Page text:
Pharmacists can help patients who can't afford diabetes meds

October 1, 2004

When diabetes patients can't afford their medication, they often forego treatment and get sicker. This drives up overall healthcare costs. But there is help available for these patients: state, federal, and private programs that assist people who can't afford their drugs, usually through reducing the cost of medication. Pharmacists should familiarize themselves with these programs so they can advise their patients on where to get help, experts contend.

When diabetes patients can't afford their medication, they often forego treatment and get sicker. This drives up overall healthcare costs. But there is help available for these patients: state, federal, and private programs that assist people who can't afford their drugs, usually through reducing the cost of medication. Pharmacists should familiarize themselves with these programs so they can advise their patients on where to get help, experts contend.

"We are the last link in the safety net for our patients, so it's essential that pharmacists know about cost alternatives," said Katheryne Richardson, Pharm.D., a consultant for the federal Health Resources & Services Administration's Pharmacy Affairs Branch. "Our role should be to provide information and point patients in the right direction. It's impossible for pharmacists to complete and send in applications and manage prescription assistance for all patients. But it's very possible for us to connect patients to program resources."

For example, there is a wide range of prescription assistance programs (PAPs) to help patients, and pharmacists should aid their customers in learning about such initiatives. According to Volunteers in Health Care (VIH), a nonprofit organization based in Pawtucket, R.I., there are about 150 different PAPs offering access to 850 different medications, including insulin, oral diabetes medications, and blood glucose monitoring tools such as meters, lancets, and strips.

Ellingson and other experts assert that diabetes is a very costly disease, for society and patients. Here's an idea of how costly: The Centers for Disease Control & Prevention in Atlanta reported that in 2002, the latest year for which aggregate data are available, the direct medical cost of treating diabetes in this country was $23.2 billion for medical care of the disease, another $24.6 billion for chronic diabetes-related medical complications, and $44.1 billion in what CDC calls "excess prevalence of general medical conditions," or, in other words, conditions that could have been avoided through adequate treatment.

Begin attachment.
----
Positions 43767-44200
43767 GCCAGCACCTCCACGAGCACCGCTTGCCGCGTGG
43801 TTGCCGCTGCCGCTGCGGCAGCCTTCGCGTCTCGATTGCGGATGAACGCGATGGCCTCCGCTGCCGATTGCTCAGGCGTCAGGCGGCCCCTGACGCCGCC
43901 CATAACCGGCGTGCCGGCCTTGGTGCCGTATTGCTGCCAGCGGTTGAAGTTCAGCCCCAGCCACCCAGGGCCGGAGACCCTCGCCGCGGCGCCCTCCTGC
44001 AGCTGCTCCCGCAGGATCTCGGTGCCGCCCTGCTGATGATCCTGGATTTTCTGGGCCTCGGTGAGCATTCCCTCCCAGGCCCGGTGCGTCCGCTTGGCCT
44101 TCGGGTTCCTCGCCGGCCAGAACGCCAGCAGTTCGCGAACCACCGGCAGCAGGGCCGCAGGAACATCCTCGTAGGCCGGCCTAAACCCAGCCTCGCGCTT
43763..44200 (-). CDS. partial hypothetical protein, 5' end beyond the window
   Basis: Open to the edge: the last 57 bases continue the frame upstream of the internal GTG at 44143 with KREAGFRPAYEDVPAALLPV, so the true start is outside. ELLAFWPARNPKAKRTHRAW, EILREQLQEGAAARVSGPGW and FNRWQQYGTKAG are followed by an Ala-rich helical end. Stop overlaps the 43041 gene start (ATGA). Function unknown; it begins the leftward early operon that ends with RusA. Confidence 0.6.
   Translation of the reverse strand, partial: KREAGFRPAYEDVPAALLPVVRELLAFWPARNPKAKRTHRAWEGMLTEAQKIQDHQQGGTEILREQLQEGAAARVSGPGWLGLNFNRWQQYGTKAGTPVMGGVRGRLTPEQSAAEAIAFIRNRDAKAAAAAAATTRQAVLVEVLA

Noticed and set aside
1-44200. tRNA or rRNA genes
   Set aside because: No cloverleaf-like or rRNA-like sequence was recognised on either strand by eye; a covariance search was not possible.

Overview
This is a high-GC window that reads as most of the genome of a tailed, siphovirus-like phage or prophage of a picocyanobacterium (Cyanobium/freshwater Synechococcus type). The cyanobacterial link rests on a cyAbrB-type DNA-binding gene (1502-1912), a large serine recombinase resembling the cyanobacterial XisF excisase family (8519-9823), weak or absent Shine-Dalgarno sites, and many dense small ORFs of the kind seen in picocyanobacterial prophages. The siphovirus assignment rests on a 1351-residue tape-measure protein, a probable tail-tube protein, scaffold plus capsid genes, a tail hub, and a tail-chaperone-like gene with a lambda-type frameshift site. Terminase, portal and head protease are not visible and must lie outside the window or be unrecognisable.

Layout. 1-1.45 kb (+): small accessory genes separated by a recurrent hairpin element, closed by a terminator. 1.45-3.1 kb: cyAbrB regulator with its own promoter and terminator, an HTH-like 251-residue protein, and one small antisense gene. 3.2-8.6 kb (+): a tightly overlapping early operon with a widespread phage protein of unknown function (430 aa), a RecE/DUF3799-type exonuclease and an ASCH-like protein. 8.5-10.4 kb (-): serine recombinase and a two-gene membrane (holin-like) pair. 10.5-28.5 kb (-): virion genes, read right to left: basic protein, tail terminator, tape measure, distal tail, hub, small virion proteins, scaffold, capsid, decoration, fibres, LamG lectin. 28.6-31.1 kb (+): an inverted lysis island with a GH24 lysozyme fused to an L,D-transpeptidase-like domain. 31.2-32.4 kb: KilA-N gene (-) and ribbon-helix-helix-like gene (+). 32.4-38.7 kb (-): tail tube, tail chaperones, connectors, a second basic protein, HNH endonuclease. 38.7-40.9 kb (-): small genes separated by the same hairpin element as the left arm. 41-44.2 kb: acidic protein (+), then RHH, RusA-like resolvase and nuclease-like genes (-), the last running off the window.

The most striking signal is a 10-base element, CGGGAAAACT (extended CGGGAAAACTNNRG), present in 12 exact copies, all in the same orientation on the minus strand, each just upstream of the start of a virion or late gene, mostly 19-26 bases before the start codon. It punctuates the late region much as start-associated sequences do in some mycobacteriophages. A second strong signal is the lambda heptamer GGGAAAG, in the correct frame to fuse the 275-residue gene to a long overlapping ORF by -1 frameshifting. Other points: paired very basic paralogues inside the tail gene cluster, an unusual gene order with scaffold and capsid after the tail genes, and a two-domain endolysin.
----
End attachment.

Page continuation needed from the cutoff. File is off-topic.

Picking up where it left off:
So of the total cost in direct medical expenses of nearly $92 billion a year, more than two-thirds is related to complications that are directly affected by treatment noncompliance. (Indirect medical costs from lost workdays, restricted activity days, mortality, and permanent disability add another $40.8 billion a year, according to CDC.)

Academic studies bear out the high cost of noncompliance. A seminal three-year study by University of Michigan (U-M) and Veterans Affairs researchers of 8,000 people who suffer from diabetes and other chronic diseases found that 76% of participants suffered a significant decline in their overall health. And they were 50% more likely to have had a heart attack, stroke, or chest pain episode when they cut back on their medication because of cost. This was the first longitudinal study of the effect on diabetes-related health status of noncompliance related to cost.

"One lesson we can take from our research is that treatment of clinical need should not be blocked by cost," said Michelle Heisler, M.D., a research scientist at the Center for Practice Management & Outcomes at the Veterans Affairs Ann Arbor Healthcare System in Michigan. Heisler and colleagues published their results in an article titled "The Health Effects of Restricting Prescription Medication Use Because of Cost" in the July 2004 issue of Medical Care, a journal of the American Public Health Association in Washington, D.C.

Lack of patient ability to pay for medications poses a significant national healthcare dilemma: Another study by U-M and VA researchers found that about one in five older diabetes patients cannot afford necessary medications. The study's results were "disturbing," said John D. Piette, M.D., lead author of a report titled "Problems Paying Out-of-Pocket Medication Costs Among Older Adults With Diabetes," which was published in the February 2004 issue of Diabetes Care."This is a major healthcare threat to millions of people," he said.